Government Printing Office Profits at the Expense of American Taxpayers and Security
Posted by Joshua Price on March 27, 2008
This story about the outsourcing of the manufacturing of U.S. passports, reported by Bill Gertz, is getting more interesting.
Gertz has written the second in a three-piece installment about the issue today, and in it he reports that the GPO recorded a $100 million profit. Now you may say, What’s the big deal? All it means is that the GPO took $100 million more in revenue than it had it costs. Fair enough.
But there’s a little problem with that: the GPO is only supposed to break-even. In other words, it’s only supposed to charge what it takes to offset its costs.
According to the GPO:
The bonuses are part of a 2005 plan by GPO, which is a monopoly printer for the U.S. government, to generate greater revenues under the assumption that a private-sector business model is more efficient, GPO documents show.
Okay, I have no problem with the business approach to operating government agencies. In fact, I am a proponent of it, but what the GPO forgot (or didn’t care about) is the quaint little we fact the we, American taxpayers, are the shareholders in this case. Therefore that $100 million should have been returned to the taxpayers, but it wasn’t.
What was done with it?
When the government’s main printing agency booked $100 million in unexpected profit it went on a spending spree: large bonuses to top managers, trips to Paris and Las Vegas, and an official photo of the boss that cost $10,000.
The bonuses, some nearly as high as $13,000, and travel are raising questions among congressional investigators and Government Printing Office officials about whether the agency is misusing its newfound wealth and whether it received the proper authority for some of the larger compensation payments from the Office of Budget and Management.
Additionally, investigators are looking into whether Public Printer Robert C. Tapella paid close to $10,000 for photographs of himself for his office and during his swearing-in ceremony in November.
And how is the GPO making such a profit? Well for starters, go to the GPO website and try to purchase a hard copy of the federal budget and you’ll soon find that it will cost roughly the amount for a rather nice dinner for two. So that’s how they’re doing on the revenue side, but let’s not forget about the cost side of the equation.
The GPO has apparently been able to cut a considerable amount of cost by outsourcing part of the production process used to make U.S. passports which presents major security issues:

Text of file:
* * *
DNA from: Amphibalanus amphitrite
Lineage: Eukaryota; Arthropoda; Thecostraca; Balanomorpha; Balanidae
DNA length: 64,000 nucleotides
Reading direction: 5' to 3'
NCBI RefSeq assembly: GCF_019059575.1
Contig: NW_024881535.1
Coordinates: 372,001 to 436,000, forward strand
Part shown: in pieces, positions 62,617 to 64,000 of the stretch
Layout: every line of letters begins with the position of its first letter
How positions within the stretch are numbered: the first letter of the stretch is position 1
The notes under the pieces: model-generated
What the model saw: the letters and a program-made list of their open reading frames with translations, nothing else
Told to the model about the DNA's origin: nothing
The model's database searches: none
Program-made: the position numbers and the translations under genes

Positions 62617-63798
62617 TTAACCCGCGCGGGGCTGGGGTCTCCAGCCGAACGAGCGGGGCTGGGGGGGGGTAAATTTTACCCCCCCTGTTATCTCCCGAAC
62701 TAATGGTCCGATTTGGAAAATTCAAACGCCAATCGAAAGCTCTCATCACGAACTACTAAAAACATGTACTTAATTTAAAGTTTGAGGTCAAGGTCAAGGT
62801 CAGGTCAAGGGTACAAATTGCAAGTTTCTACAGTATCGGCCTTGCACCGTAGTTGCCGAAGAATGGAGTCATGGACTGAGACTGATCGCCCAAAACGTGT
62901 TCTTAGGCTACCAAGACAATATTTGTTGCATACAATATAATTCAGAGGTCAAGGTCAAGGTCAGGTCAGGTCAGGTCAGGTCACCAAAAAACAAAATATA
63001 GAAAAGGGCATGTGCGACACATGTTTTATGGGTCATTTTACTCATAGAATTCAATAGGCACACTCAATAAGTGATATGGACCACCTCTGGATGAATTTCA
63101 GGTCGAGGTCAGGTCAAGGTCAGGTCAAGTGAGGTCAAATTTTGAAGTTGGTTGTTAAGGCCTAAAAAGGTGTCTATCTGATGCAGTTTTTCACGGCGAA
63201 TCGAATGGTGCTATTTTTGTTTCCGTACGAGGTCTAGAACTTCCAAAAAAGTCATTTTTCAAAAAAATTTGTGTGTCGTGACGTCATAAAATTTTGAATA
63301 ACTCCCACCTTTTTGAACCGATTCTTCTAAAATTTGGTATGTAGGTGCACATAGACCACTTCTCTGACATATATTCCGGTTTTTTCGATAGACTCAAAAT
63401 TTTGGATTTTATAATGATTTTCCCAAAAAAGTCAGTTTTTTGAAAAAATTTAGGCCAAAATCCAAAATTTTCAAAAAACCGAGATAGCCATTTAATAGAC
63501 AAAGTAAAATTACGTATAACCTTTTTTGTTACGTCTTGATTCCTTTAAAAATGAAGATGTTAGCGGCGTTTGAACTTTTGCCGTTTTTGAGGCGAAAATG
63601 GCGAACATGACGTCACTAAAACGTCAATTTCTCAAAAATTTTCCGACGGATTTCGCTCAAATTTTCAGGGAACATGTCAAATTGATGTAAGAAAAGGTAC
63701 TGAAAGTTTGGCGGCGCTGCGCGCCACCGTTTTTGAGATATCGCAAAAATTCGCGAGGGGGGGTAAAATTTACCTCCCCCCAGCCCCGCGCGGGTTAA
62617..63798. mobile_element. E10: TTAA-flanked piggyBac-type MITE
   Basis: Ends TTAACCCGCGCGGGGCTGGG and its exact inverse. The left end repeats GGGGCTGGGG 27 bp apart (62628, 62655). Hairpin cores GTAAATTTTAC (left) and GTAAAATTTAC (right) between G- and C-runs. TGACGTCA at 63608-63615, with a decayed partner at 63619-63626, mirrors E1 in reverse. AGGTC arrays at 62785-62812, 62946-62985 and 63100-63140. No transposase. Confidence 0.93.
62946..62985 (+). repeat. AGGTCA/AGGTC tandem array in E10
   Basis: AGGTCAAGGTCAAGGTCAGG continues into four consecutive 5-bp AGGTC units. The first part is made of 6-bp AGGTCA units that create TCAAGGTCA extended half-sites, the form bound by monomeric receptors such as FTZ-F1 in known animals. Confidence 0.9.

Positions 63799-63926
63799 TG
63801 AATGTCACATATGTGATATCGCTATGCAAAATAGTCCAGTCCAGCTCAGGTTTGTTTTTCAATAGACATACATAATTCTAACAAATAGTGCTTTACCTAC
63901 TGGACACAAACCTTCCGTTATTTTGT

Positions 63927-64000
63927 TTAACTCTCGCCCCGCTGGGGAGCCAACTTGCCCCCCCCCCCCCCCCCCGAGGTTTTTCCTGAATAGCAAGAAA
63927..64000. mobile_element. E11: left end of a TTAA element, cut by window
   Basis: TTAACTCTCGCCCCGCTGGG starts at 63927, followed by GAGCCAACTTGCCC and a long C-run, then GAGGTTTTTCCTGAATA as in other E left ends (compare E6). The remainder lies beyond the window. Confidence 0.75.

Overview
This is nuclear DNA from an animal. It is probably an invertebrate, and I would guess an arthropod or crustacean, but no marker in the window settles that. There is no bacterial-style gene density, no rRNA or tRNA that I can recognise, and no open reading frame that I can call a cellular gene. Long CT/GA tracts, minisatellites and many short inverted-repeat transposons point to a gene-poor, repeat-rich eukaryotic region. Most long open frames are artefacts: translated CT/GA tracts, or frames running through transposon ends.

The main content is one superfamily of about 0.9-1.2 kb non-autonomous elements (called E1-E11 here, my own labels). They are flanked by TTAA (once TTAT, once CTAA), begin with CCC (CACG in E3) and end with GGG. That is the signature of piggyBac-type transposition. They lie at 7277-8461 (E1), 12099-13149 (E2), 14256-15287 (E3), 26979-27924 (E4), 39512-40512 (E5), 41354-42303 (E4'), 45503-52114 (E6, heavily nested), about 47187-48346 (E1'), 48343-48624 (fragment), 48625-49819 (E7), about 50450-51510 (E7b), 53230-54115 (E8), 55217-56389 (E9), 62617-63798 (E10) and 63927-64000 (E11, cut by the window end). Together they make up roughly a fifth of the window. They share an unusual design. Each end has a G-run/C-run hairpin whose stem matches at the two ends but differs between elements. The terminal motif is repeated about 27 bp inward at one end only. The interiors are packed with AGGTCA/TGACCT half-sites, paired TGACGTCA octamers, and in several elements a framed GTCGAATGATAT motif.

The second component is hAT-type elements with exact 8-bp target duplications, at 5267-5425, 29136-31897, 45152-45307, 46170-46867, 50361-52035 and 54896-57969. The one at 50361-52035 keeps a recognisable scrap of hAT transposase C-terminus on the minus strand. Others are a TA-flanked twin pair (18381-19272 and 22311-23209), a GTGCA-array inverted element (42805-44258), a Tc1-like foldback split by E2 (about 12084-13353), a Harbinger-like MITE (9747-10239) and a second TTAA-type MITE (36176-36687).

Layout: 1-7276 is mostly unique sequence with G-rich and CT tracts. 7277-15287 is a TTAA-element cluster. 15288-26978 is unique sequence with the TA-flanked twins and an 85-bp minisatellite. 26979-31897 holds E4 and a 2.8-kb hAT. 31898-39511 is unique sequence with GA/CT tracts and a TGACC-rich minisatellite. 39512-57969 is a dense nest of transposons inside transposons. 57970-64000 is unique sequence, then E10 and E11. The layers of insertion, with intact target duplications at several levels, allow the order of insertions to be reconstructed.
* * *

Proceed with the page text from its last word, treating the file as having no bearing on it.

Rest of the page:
Additionally, The Washington Times’ investigation disclosed that the security of the blank-passport production involves computer chips purchased in Europe and then shipped to Thailand for outfitting with a wire antenna that transmits personal data to an electronic scanner at U.S. border entry points. Security specialists said the use of foreign chips and assembly abroad makes the blank passports, a key travel document, vulnerable to theft or counterfeiting.
A Dutch company that assembles e-passport covers in Thailand, Smartrac Technology Ltd., said it could not guarantee steady production of passports and warned in its annual report that social unrest in Thailand could halt production.
Internal GPO documents obtained by The Times revealed that GPO has faced security problems related to passport production, including the use of unsecure FedEx couriers.
That’s fantastic. Of course our wonderful government officials continue to tell us that we have nothing to worry about:
GPO officials, however, insist the production process is secure.
Officials at GPO, the Homeland Security Department and the State Department said they review security of overseas suppliers and that the production process is secure.
Of course it’s secure, I mean, what could possibly be insecure about sending blank American passports overseas?
Here’s what is really interesting about this story:
Gregory Brower, the GPO general counsel until last year, also received a $7,500 bonus. Mr. Brower, now U.S. attorney in Nevada, made a key legal opinion that permitted GPO to make large profits from the sale of passports to the State Department, despite laws restricting GPO to operating at basically a break-even business model.
It will be very interesting to see what happens in Brower’s case. Was the legal opinion justified? Or was it possibly given in order to make the profits in an attempt to get a bonus?
As I said yesterday, greed is destroying American allegiance and security–even inside the government.